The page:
College is the time in life when people have the most freedom. This independence comes with opportunities such as academic pursuits, meeting new people, moving into a new house such as IQ weaver place or IQ tufnell house and having more time to learn about yourself. While this freedom allows you to try new things and broaden your horizons, it also comes with external pressures. These stresses can result in high-stress levels and mental health issues.

More than a quarter of university students have been afflicted or treated by a practitioner for a mental health condition, the most common of which is anxiety. Distress is another prevalent mental illness among this population and frequently coexists with anxiety.

Students often feel overwhelmed when juggling academic work, internships, clubs, and the social life that comes with college, and they neglect their health priorities. Several UA experts said students must balance their mental, physical, and social health to excel in college and other life aspects.

Familiar sources of stressors identified in students:

Pressure to succeed: You may feel under pressure to get all As, whether that pressure comes from someone else or yourself. Unfortunately, this can sometimes come at the expense of other vital aspects of wellness, such as social, physical, and emotional health.

Societal influences: You will undoubtedly face social pressures during college. There is always something happening, and the fear of missing out is a constant challenge. Giving yourself too much time to socialise, on the other hand, can throw you off balance.

Relationships: You will meet new people in college and may develop romantic interests. Giving too much time to a romantic relationship, similar to social pressures, can throw you off balance and even ostracise you from your other friends.

Parental participation: Many students want to take advantage of college’s freedom. However, parents may wish to remain heavily involved in their children’s lives. This can make the student feel less capable of trying new things and overly focused on one aspect of college, in this case, academics.

Self-reflection exercises to help you achieve balance:

What areas of my life do I need to invest more time in? You must frequently check in with yourself. If you are stressed or ill, consider whether you are sleeping and eating enough, have a healthy social life, and are staying on top of your academics, among other things. If any of these elements are missing, adjust your schedule to fill in the gaps. If you excel at something, you may be able to devote slightly less time to it and shift your focus elsewhere.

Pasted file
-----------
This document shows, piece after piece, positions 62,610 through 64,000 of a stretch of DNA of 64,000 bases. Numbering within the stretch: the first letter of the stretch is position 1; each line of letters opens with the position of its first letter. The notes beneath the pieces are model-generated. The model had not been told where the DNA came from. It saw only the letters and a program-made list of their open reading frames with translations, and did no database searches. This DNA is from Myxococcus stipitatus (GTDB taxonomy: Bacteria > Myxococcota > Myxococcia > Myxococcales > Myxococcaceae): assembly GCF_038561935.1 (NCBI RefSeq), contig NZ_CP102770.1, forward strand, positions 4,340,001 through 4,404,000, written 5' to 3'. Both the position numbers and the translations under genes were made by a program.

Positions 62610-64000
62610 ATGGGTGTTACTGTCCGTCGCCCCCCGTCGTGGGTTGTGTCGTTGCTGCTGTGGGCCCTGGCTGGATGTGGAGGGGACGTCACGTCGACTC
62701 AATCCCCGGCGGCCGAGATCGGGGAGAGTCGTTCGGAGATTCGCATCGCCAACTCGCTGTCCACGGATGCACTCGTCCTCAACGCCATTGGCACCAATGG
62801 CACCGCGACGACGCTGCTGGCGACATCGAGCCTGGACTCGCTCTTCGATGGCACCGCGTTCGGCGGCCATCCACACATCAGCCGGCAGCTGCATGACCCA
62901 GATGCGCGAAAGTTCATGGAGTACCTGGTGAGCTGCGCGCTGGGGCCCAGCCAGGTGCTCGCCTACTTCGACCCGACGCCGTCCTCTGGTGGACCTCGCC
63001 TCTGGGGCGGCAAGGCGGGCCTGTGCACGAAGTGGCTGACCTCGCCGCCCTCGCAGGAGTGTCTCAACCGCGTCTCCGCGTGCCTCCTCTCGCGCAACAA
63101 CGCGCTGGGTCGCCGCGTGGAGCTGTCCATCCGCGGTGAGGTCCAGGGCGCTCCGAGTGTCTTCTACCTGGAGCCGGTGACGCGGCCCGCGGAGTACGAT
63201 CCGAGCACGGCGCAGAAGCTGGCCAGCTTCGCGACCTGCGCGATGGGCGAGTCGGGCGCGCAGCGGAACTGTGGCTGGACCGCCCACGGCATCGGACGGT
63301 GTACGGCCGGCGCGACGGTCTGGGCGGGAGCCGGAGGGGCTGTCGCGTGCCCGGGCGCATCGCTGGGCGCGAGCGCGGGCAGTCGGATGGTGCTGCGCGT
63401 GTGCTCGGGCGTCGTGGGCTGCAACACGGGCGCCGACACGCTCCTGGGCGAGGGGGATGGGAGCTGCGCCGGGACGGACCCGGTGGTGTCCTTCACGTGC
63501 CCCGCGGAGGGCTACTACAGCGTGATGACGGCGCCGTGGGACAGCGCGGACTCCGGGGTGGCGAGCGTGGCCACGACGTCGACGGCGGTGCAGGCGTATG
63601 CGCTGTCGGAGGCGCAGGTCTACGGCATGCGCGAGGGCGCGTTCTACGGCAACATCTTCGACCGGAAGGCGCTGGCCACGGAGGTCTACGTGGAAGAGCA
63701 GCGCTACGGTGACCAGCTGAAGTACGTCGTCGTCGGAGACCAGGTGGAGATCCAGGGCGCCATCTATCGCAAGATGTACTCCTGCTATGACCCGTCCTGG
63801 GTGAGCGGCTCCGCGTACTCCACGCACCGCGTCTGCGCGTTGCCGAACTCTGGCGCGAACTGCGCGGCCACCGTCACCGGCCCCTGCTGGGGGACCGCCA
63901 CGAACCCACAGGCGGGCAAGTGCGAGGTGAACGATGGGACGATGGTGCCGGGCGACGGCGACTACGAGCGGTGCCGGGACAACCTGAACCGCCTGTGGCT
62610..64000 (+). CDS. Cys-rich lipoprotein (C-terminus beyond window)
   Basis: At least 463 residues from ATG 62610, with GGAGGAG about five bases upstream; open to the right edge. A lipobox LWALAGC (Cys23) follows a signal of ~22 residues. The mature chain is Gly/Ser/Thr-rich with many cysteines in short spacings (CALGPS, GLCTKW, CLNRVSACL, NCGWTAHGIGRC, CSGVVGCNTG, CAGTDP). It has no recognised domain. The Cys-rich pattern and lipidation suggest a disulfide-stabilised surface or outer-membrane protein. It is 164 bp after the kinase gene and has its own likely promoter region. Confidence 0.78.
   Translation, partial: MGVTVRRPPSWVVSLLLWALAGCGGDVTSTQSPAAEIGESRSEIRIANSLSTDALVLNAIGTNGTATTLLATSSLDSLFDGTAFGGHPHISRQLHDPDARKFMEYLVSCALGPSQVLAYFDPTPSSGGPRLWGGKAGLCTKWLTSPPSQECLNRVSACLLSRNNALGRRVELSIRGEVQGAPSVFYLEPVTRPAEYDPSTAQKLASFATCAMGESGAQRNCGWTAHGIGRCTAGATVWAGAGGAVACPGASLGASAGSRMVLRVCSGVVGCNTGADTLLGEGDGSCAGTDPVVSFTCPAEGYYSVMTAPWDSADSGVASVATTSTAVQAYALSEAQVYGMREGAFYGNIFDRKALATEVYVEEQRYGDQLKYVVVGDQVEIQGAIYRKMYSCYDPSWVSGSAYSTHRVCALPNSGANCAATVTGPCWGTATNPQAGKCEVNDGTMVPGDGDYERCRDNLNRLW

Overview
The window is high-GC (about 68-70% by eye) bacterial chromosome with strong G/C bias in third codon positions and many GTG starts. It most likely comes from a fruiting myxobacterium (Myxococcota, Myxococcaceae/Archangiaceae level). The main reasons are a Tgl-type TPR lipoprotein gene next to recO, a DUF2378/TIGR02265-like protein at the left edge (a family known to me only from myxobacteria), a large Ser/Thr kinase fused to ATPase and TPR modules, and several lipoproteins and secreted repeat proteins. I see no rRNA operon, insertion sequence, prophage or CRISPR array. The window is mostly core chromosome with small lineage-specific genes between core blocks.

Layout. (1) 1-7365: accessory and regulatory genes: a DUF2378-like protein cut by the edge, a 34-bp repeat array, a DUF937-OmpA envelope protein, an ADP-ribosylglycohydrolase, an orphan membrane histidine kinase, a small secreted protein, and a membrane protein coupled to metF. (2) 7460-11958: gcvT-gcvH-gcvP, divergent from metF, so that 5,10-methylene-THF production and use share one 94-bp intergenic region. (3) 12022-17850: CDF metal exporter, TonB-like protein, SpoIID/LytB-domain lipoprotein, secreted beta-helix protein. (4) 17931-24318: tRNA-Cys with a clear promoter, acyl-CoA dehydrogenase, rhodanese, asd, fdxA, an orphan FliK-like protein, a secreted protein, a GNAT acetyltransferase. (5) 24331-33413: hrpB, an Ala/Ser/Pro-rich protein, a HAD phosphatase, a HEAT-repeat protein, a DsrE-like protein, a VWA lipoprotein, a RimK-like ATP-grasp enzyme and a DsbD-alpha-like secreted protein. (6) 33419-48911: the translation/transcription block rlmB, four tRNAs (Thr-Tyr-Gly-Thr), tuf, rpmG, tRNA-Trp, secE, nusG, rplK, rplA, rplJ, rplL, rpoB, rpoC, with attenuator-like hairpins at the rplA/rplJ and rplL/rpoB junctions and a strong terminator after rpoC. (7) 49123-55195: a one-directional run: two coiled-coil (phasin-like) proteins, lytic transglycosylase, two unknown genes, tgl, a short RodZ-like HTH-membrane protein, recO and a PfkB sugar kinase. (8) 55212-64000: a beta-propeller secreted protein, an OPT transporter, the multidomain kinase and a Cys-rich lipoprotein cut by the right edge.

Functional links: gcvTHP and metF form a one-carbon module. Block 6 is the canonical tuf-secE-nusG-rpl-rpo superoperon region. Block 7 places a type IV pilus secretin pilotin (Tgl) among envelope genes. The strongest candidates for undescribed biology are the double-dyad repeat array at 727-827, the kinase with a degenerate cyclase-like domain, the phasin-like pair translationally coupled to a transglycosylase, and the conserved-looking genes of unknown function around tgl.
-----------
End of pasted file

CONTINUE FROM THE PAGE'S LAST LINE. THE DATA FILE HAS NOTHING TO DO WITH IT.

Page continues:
Is this something I want to do or feel obligated to do? Throughout college, you will see people succeeding in various aspects of their lives. When you see someone else get a prestigious internship in their field of study, you may question whether you are doing enough. Remember that they are on their own path; yours is equally valid. They may even be dissatisfied with certain aspects of their lives – they have yet to figure out everything. Do what is right for you and bring you fulfillment.

Is this opportunity in line with my objectives? You are in college for a reason, whether it is your friendships, studies, internships, campus involvement, or anything else. As you progress, you will gain a better understanding of what is crucial to you and what your goals are. When a new opportunity presents itself, consider whether you have the margin for it and whether it will help you achieve your goals or cause unnecessary stress.

Is it necessary for me to have some difficult conversations? You may need to be vulnerable with your friends and family for them to understand your requirements. This can happen in many ways. If you’ve spent most of your time and energy on your social life, you may need to inform your friends that you won’t be as active as before. In contrast, if you have yet to spend enough time with your friends, you should be aware of this. You may need to consult your parents to step back and give you more space if they are overly involved. However, if you are struggling and need your parents more than ever, be honest with them.

Time management is one of the most challenging things for any college student to master. You have pulled in so many hundred different directions the moment you step foot on campus: you want to succeed in school and take all of the required classes for your major. You want to be involved in extracurricular activities, such as sports, music, and clubs, and become a leader. You may also have one or more jobs to help pay for your education.

You are expected to balance all of these factors — work, school, extracurricular activities, and social life — while remaining emotionally healthy. You don’t have to compare your path to anyone else’s, and it’s okay if the college takes longer than four years because of juggling work and school. Recognizing our limitations and being open to forging our paths, even if they aren’t “typical,” is essential for achieving mental health balance!

College can initially get overwhelming due to all the new things happening around you like new people, new city, new house and that’s understandable. What you need to be mindful of is your mind and feelings! Acknowledge how you feel and become aware of it, if there is someone you feel you need to talk to, then talk to them!

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